With the ongoing pandemic, Powell said students needed help with depression and anxiety. Counselor Michelle Powell said the school’s counseling staff has seen an uptick in students needing services. “They have so much that they’re thinking about other than just grades and attendance, and they’re having everything to deal with with the pandemic as far as COVID and helping out their families and things like that,” she said.
“It was a little difficult mentally because I had the goal of being the salutatorian, and so I was like, ‘This is my senior year. This can make or break my chances,” Johnson said. Johnson said she’s a visual learner, but because of the ongoing COVID-19 pandemic, she had to adjust how to learning remotely instead of in-person learning.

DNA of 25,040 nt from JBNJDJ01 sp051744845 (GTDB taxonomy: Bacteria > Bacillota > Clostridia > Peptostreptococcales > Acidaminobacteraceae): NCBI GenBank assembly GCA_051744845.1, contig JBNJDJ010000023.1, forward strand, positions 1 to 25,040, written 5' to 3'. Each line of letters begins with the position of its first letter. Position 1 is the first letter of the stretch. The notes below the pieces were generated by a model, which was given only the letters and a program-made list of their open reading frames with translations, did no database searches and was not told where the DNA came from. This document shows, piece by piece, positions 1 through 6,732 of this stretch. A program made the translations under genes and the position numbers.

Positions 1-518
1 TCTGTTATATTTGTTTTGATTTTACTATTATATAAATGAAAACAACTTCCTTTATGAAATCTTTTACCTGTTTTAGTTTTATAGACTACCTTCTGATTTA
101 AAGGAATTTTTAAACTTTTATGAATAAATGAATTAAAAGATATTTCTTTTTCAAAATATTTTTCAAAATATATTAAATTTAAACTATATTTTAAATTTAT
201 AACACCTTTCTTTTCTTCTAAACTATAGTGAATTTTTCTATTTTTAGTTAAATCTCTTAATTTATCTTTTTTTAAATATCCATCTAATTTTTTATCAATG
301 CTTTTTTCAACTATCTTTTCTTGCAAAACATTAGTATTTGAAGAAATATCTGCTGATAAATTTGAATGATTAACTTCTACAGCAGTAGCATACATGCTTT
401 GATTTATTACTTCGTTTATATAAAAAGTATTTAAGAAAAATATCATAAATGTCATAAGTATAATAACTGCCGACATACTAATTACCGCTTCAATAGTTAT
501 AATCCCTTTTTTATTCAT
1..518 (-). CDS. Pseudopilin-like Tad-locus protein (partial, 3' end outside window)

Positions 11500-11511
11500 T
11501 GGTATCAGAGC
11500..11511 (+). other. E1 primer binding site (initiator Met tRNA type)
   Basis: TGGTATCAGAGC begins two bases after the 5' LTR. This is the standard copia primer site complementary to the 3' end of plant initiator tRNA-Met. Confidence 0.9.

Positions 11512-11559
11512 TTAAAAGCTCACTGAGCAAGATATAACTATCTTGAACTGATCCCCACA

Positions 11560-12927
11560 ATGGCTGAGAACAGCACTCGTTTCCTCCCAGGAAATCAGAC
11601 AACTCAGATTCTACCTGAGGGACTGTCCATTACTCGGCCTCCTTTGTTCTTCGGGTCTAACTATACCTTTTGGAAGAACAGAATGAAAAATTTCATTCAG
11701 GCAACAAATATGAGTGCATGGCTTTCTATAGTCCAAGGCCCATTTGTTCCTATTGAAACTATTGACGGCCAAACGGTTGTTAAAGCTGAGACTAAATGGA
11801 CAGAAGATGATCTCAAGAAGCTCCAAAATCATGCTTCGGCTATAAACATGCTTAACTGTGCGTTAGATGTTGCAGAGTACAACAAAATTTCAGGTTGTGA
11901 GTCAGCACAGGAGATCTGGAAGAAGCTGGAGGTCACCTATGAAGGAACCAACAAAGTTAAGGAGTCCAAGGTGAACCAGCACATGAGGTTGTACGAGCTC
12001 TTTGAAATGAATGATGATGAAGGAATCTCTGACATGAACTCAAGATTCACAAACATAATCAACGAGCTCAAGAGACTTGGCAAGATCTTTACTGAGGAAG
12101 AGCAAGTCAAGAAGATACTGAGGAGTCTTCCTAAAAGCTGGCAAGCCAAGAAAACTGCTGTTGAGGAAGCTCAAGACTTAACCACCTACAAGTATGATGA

She said the pressure was on, but she wasn’t alone. “I get a little bit distracted, being at home, and a little too comfortable, probably,” said West Oso High School senior Ta’Leigha Johnson. “So that was an adjustment as well.”
“And our students, you know, keep pushing forward no matter what,” Powell said. “One day at a time, you can do it.” Source West Oso High School has what’s called “power hour,” where students can meet with counselors during lunch and discuss what all is going on mentally, along with what students want to pursue in the future.
“I would just have to take little mental breaks,” she said. “I would go to the park with my friends. We would paint or have little picnics.” However, the young salutatorian said she found ways to stay motivated mentally.
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